Carillion has increased its offer to Balfour Beatty’s shareholders by 10.6%, as the merger saga involving the two construction giants took another twist.
The latest offer values Balfour Beatty at £2.09bn, a £200M increase on Carillion’s previous proposal.
However, Carillion remains intransigent on the future of Parsons Brinckerhoff, which it sees as integral to a merged business. Balfour is anxious to sell the engineering consultant, with WSP emerging as the new favourite this morning.
The deal would give a 58.3% share for Balfour Beatty shareholders based on the current share capital of both businesses – compared to the 56.5% share in the previous offer – and a cash dividend (or equivalent) of 8.5 pence per Balfour Beatty share (£59M in total).
But any further merger discussions would require an extension of the deadline imposed by the City of London’s Panel on Takeovers and Mergers, which required Carillion to make a firm offer for Balfour Beatty by 5:00pm on 21 August 2014. For discussions to continue, Balfour Beatty would have to request that the Panel extends this deadline.
Carillion has proposed the combined business would have a leadership team of: Richard Howson, CEO, Richard Adam, CFO, and Philip Green, chairman (all from Carillion), with three Balfour Beatty non-executive directors to join the board. The senior management team below board level would be drawn from both companies.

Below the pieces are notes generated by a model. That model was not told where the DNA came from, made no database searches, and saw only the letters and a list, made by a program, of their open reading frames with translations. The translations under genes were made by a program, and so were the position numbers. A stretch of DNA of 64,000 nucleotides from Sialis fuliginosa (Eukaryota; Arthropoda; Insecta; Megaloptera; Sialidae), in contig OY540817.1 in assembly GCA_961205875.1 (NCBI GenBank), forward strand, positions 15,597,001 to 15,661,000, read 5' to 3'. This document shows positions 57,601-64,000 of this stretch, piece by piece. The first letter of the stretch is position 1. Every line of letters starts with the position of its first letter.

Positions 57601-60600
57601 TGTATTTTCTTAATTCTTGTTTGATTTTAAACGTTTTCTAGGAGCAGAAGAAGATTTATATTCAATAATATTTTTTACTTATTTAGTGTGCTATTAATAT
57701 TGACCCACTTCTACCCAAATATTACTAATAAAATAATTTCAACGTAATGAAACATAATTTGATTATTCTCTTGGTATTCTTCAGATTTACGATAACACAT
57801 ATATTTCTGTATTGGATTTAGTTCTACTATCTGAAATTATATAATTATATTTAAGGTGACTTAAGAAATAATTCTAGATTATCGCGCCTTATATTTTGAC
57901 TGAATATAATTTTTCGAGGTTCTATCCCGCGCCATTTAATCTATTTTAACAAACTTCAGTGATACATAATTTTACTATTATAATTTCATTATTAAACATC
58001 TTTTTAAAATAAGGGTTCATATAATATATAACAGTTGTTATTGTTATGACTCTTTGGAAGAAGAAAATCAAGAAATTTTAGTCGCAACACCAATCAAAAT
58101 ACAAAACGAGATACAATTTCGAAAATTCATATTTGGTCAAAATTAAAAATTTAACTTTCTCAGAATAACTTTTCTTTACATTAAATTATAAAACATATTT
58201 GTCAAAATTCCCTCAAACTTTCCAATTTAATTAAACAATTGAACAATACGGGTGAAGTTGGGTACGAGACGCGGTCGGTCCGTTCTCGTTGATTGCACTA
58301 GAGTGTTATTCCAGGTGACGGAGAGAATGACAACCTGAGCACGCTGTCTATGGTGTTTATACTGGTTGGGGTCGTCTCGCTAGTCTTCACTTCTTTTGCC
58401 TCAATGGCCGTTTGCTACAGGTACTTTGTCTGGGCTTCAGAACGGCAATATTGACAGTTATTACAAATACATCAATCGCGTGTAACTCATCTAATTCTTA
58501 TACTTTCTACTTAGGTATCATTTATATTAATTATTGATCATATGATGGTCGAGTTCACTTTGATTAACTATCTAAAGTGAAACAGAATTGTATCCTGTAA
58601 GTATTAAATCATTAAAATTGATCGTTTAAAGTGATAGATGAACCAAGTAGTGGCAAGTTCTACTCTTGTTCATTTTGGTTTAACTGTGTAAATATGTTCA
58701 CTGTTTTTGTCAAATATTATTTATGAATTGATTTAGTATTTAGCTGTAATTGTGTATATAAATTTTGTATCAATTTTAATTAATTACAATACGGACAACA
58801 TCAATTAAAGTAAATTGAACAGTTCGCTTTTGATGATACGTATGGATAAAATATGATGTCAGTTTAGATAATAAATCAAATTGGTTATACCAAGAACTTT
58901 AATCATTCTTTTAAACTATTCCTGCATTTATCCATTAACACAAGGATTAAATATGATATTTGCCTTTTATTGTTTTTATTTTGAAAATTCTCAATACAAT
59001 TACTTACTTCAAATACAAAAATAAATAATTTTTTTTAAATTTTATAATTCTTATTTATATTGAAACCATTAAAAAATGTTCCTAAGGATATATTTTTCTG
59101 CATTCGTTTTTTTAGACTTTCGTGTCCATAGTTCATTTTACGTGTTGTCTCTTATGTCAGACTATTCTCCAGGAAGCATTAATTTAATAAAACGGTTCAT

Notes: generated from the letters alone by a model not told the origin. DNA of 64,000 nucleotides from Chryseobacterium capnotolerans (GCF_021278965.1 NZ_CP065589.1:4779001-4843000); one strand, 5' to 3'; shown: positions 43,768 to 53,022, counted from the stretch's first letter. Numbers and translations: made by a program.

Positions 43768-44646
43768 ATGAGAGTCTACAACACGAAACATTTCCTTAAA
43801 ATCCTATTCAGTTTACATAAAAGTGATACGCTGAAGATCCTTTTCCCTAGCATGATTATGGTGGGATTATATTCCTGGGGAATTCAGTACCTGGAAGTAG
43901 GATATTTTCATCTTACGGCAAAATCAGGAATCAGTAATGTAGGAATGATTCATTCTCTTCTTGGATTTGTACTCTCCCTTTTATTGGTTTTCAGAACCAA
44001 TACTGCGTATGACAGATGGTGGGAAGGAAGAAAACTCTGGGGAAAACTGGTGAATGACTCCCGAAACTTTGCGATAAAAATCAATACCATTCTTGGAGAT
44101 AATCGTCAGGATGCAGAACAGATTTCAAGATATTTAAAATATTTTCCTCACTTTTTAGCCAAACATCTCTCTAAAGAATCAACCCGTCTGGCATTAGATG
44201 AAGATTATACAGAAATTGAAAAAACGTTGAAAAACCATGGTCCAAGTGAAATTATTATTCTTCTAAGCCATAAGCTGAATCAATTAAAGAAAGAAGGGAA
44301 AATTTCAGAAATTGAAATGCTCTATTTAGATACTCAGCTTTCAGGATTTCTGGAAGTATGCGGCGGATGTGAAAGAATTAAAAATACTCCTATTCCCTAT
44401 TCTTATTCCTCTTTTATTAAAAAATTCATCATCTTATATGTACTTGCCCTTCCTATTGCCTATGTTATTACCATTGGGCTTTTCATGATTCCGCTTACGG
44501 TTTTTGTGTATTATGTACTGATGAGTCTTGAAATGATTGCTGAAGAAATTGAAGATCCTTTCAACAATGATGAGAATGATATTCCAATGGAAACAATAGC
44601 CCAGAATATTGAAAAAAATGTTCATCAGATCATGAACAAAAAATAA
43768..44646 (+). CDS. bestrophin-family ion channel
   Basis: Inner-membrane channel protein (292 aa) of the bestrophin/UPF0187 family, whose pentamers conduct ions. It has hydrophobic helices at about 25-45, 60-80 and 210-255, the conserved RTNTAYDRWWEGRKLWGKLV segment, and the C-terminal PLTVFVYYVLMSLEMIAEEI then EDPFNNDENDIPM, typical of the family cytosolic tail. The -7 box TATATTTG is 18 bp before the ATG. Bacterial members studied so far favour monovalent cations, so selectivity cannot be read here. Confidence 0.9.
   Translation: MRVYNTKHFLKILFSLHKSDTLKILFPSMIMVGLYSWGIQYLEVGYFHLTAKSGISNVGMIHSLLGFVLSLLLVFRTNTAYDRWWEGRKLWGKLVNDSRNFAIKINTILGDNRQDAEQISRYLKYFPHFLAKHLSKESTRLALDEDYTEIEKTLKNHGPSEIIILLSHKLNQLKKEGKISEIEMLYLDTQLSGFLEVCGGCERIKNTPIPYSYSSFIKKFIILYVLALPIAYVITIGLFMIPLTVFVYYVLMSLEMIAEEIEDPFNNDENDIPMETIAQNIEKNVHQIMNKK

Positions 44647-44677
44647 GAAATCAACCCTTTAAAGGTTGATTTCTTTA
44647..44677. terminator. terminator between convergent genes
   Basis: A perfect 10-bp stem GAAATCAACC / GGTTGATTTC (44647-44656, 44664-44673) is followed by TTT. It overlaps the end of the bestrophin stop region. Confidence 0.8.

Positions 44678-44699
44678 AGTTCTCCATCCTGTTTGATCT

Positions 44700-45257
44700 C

Regarding Parsons Brinckerhoff, Carillion said it “has repeated to Balfour Beatty that it is willing to allow it to continue with its Parsons Brinckerhoff auction process, and to enter into a contract for a sale of Parsons Brinckerhoff subject to shareholder approval. However, should the merger proceed, Carillion would expect the disposal of Parsons Brinckerhoff not to be completed.”
It added: “Carillion is willing to reimburse the remaining Parsons Brinckerhoff bidders’ reasonable costs (up to £10M in aggregate) from the date that discussions with Balfour Beatty resume, in the event that the merger goes ahead and Parsons Brinckerhoff is not sold.”
A statement from Carillion said: “Since its announcement on 14 August 2014, Carillion has continued discussions with Balfour Beatty’s major shareholders.
“Carillion believes that the revised proposal provides a compelling case for [Balfour Beatty] to resume discussions with Carillion.”
“The board of Carillion continues to believe in the powerful strategic logic of a merger with Balfour Beatty and that, as a direct result of the merger, the cost-base of the combined group could be reduced by at least £175M per annum by the end of 2016, that earnings would be significantly enhanced from that year, and that these cost savings would represent a capitalised value of over £1.5bn.”
Philip Green, chairman of Carillion, added: “Given the scale of the prize for shareholders of both Balfour Beatty and Carillion from a merger of the two companies, the board of Carillion remains committed to moving forward in a constructive and collaborative way with Balfour Beatty to create a world-class business.”
Carillion said it would make a further announcement in due course.